Note: For an embargoed PDF, please contact Megan Hanks or Angela Collom. To speak with the lead author, please contact Steve Majewski at smajewski@acponline.org or 215-351-2514.

2. Screening may adequately detect early dementia, but benefit is still unknown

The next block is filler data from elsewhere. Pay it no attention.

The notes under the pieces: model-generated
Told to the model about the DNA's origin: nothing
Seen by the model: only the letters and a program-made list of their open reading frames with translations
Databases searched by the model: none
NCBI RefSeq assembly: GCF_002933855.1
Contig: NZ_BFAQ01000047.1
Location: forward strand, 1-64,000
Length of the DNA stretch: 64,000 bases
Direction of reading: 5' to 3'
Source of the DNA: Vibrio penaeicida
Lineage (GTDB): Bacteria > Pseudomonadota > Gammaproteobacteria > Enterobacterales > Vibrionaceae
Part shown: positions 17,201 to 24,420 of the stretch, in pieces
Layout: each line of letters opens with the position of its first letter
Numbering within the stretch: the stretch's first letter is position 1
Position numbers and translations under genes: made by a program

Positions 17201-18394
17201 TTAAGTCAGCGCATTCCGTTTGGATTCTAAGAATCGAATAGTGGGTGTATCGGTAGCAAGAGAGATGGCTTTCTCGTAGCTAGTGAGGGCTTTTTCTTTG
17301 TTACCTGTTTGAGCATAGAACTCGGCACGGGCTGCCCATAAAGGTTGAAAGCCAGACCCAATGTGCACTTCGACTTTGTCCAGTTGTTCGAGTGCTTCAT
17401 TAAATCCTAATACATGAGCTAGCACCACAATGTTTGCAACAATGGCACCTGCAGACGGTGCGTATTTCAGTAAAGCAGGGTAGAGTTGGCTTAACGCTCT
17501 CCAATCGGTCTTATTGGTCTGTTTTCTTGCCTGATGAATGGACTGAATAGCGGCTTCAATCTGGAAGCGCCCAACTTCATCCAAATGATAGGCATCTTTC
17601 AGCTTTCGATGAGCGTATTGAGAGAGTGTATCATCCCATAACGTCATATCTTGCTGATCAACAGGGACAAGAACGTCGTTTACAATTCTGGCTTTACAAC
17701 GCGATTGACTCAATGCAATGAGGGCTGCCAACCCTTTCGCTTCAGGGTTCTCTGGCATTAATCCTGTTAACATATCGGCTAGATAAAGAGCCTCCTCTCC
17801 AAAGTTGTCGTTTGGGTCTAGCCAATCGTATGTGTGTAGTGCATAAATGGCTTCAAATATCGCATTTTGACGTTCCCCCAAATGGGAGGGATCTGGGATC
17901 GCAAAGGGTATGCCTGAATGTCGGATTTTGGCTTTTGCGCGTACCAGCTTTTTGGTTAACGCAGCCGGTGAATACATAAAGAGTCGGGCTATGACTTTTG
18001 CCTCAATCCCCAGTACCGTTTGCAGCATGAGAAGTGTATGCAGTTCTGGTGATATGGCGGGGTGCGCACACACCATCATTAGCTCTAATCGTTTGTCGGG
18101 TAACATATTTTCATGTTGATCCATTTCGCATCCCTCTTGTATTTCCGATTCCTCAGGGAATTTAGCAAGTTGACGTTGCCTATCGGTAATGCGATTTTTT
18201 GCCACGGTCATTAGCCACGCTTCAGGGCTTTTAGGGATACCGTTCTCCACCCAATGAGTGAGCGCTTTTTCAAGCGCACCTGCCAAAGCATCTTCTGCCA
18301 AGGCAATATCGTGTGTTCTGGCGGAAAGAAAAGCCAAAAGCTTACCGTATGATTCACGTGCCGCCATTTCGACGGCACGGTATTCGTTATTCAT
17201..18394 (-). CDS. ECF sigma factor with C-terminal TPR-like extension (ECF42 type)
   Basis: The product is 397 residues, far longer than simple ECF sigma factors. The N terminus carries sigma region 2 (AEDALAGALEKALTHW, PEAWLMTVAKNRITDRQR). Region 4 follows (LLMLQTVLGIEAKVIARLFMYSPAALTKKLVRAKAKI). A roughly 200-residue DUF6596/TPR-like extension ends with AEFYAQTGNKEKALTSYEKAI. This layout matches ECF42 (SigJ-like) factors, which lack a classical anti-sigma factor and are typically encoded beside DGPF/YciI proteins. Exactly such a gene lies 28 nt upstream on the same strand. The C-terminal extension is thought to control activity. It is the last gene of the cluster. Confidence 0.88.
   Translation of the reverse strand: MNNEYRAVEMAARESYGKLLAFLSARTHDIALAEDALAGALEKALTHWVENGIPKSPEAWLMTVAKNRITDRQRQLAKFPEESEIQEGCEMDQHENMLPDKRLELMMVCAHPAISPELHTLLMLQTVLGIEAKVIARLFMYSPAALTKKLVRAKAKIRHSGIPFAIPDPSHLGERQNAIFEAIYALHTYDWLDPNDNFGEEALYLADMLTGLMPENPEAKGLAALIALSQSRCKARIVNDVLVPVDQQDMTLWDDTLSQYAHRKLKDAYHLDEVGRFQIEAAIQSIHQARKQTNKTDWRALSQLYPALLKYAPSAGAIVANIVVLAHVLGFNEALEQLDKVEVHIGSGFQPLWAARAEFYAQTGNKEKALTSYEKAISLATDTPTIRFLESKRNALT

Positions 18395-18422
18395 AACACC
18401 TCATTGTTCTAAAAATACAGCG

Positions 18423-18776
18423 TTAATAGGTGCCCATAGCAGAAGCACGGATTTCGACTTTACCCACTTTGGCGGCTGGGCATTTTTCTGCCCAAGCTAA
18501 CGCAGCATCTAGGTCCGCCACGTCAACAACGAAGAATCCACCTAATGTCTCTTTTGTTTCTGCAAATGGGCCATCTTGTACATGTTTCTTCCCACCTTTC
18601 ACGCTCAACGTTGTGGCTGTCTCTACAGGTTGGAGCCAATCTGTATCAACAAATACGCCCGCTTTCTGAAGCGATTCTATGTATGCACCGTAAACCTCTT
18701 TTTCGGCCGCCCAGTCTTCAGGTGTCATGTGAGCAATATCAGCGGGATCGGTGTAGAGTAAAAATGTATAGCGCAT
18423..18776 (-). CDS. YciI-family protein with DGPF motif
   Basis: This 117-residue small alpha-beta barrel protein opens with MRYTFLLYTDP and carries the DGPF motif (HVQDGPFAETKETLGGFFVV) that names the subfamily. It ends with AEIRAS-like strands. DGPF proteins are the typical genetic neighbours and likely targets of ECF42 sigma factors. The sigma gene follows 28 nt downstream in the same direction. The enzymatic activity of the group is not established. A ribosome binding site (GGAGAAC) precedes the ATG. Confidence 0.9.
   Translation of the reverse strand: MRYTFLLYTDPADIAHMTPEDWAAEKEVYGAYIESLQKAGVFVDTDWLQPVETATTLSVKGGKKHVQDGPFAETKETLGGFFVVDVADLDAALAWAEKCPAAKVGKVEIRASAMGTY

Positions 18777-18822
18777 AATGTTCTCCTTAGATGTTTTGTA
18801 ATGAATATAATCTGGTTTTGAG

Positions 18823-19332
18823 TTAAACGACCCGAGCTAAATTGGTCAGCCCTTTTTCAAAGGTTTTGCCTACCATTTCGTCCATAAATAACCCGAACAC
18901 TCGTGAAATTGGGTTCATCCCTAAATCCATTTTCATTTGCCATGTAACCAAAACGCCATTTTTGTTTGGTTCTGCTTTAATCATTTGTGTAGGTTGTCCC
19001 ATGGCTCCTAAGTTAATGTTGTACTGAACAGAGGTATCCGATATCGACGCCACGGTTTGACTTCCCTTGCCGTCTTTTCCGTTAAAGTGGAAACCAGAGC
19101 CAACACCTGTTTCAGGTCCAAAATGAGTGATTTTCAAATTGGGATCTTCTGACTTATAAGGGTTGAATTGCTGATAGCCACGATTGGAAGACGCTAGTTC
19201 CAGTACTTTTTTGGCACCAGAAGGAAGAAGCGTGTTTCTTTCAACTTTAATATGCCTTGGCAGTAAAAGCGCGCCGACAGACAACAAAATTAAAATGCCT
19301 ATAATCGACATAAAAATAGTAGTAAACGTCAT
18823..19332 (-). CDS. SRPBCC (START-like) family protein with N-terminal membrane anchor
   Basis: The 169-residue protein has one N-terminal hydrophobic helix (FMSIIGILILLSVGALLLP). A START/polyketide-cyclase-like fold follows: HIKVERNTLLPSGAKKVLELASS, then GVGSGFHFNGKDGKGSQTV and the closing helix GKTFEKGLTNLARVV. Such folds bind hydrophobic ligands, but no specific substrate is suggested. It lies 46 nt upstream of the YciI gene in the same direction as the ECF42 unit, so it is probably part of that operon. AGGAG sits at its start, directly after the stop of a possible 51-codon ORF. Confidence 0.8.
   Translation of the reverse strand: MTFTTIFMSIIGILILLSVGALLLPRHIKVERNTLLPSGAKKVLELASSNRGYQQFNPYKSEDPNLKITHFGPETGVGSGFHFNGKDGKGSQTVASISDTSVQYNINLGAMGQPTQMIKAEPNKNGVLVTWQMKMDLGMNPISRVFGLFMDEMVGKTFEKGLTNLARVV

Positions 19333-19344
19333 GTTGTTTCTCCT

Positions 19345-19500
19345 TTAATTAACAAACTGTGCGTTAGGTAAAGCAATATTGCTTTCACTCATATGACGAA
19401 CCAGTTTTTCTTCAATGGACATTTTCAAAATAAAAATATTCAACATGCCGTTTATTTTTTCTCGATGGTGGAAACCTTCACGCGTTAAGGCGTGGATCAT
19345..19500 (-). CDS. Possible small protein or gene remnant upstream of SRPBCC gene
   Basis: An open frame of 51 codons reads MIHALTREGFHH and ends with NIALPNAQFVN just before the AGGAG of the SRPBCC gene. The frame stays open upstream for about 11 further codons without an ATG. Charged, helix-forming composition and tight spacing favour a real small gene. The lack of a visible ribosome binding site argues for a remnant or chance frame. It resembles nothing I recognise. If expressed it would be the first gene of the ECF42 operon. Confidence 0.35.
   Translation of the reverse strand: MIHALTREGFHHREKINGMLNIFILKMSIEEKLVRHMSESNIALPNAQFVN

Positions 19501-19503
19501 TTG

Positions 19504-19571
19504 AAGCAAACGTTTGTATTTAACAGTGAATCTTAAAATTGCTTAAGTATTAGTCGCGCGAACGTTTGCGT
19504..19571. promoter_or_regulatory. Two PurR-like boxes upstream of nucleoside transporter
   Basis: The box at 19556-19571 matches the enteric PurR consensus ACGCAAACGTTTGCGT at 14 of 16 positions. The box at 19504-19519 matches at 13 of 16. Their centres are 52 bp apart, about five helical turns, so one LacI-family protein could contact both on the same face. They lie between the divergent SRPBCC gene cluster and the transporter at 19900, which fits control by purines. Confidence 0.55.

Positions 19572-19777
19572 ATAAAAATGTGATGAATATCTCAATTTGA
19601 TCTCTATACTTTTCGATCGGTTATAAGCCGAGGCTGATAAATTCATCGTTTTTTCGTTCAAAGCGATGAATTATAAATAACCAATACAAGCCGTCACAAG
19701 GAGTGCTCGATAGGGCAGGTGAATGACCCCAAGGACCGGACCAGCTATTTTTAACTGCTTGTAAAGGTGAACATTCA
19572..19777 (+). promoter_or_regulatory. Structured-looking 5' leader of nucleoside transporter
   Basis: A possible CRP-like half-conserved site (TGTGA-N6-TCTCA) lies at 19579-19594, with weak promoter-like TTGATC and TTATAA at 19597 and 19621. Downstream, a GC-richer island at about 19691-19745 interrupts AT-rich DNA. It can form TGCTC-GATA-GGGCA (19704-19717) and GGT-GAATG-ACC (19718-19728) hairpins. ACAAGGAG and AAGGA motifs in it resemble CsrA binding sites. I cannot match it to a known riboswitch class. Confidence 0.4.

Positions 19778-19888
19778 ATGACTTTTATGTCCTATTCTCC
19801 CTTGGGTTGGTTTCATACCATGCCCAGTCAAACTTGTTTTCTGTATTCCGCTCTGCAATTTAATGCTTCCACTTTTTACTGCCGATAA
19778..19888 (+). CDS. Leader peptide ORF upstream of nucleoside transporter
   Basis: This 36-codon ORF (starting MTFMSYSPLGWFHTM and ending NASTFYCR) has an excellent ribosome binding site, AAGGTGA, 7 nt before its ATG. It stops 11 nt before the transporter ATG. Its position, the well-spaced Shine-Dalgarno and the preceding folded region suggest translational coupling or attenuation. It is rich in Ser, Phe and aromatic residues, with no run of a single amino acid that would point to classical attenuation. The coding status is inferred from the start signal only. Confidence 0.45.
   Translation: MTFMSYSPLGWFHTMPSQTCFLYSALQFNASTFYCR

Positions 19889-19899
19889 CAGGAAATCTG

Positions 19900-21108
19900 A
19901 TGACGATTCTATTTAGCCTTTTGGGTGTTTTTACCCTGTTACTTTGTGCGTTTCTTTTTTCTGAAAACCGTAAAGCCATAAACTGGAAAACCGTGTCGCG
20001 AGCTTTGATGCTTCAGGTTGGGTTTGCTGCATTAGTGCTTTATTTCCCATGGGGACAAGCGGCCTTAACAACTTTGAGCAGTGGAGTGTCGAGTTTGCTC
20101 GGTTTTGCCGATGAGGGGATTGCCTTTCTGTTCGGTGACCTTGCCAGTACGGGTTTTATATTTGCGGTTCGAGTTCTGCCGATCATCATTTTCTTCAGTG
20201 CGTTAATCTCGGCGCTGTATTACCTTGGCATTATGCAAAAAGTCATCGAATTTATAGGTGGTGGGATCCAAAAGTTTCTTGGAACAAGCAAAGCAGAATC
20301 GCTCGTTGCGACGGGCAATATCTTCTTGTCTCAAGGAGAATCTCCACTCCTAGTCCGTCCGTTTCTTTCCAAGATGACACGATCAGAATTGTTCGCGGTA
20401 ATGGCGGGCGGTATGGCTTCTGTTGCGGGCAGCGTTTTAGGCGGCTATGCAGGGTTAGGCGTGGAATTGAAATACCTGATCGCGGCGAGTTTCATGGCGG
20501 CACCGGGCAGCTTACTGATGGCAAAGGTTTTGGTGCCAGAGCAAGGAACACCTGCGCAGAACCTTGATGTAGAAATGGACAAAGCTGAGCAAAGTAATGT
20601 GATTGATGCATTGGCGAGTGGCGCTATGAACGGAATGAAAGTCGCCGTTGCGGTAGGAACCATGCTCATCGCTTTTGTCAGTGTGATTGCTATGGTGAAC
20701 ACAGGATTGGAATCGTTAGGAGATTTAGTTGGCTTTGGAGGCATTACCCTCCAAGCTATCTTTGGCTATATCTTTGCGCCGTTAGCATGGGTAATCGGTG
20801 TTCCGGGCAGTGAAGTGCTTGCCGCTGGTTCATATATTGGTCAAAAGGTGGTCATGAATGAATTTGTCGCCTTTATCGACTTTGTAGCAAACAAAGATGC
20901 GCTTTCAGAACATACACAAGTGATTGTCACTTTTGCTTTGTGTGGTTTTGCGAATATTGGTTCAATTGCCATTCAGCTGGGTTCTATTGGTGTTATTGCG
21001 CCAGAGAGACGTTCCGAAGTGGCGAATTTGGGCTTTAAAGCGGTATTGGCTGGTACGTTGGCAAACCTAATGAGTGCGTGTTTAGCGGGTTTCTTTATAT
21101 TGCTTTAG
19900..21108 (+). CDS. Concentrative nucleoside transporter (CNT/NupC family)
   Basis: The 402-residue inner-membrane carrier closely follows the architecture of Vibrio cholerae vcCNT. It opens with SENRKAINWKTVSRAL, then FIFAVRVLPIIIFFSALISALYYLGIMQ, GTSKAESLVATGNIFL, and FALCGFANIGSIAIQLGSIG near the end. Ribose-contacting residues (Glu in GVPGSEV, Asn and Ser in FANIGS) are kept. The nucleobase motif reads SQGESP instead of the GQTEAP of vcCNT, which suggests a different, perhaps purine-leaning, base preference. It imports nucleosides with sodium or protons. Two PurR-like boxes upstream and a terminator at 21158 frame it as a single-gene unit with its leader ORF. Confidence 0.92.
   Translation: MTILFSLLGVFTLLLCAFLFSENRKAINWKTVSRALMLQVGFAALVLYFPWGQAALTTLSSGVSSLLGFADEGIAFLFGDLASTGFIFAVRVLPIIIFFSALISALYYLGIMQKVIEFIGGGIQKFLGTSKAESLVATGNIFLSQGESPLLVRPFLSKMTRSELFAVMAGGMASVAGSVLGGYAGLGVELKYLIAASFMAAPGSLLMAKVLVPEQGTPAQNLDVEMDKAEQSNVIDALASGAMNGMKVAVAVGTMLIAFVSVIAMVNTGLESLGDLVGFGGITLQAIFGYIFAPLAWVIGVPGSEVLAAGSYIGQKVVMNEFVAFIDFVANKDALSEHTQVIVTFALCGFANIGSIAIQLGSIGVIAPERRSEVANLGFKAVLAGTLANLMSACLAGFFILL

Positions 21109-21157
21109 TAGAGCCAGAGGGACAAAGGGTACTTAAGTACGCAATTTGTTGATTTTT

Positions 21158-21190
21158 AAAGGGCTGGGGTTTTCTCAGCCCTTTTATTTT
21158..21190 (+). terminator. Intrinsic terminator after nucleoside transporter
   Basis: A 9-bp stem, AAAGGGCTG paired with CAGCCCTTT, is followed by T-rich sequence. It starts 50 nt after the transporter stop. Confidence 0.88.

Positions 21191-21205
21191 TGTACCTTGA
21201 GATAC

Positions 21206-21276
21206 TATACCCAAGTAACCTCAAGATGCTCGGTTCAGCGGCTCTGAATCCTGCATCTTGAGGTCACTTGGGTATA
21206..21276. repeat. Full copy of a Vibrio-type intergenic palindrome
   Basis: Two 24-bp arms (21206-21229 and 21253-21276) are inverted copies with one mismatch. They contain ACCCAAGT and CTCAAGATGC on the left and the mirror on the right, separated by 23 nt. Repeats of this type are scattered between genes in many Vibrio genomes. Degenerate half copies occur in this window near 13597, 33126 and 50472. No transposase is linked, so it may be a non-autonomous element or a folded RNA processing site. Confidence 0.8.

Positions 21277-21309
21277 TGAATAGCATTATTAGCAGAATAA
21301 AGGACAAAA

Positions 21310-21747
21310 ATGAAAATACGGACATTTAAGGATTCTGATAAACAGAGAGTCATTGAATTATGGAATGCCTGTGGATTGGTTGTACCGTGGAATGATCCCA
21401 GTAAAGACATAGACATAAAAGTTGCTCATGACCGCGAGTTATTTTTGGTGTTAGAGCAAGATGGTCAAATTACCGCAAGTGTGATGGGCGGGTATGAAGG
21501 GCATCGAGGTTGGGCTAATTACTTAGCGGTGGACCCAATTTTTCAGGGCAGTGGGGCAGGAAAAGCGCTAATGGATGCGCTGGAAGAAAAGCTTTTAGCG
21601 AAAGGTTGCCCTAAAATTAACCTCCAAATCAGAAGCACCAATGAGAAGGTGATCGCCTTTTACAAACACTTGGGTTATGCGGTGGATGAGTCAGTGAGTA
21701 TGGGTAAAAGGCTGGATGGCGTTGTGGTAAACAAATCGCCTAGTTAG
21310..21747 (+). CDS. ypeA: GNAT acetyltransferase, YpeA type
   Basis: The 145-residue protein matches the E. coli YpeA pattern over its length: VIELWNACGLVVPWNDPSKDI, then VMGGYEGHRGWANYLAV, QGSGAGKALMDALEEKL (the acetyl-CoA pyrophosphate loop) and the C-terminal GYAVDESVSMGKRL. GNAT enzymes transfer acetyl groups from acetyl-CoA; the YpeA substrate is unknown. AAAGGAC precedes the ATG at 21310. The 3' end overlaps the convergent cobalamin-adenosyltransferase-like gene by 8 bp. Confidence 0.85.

A review of published evidence suggests that brief screening tests for cognitive impairment that can be implemented in the primary care setting may be useful for detecting dementia. However, there is no evidence that early diagnosis of cognitive impairment improves decision-making or outcomes. Mild cognitive impairment is a decline in cognitive function that is not severe enough to interfere with independence in daily life, however it may be useful in predicting dementia. Earlier identification and medical management of cognitive impairment may improve prognosis and decrease patient and caregiver morbidity. Researchers reviewed published research on the diagnostic accuracy of brief cognitive screening instruments and the benefits and harms of pharmacologic and nonpharmacologic interventions for early cognitive impairment. Evidence suggests that several brief screening tools are effective at detecting cognitive impairment, but only a few of them were studied in more than one study applicable to primary care. There was not enough published evidence to adequately assess the potential harms associated with screening and no trials directly assessed whether screening could affect decision-making, patient or caregiver, or societal outcomes. Based on the evidence, it was also unclear whether medications, caregiver interventions, cognitive interventions, or exercise interventions in persons with earlier detected cognitive impairment would have a clinically significant effect on outcomes. The evidence review was conducted by researchers for the United States Preventive Services Task Force (USPSTF) to update its previous recommendation. In 2003, the USPSTF found insufficient evidence to recommend for or against routine screening for dementia in older adults.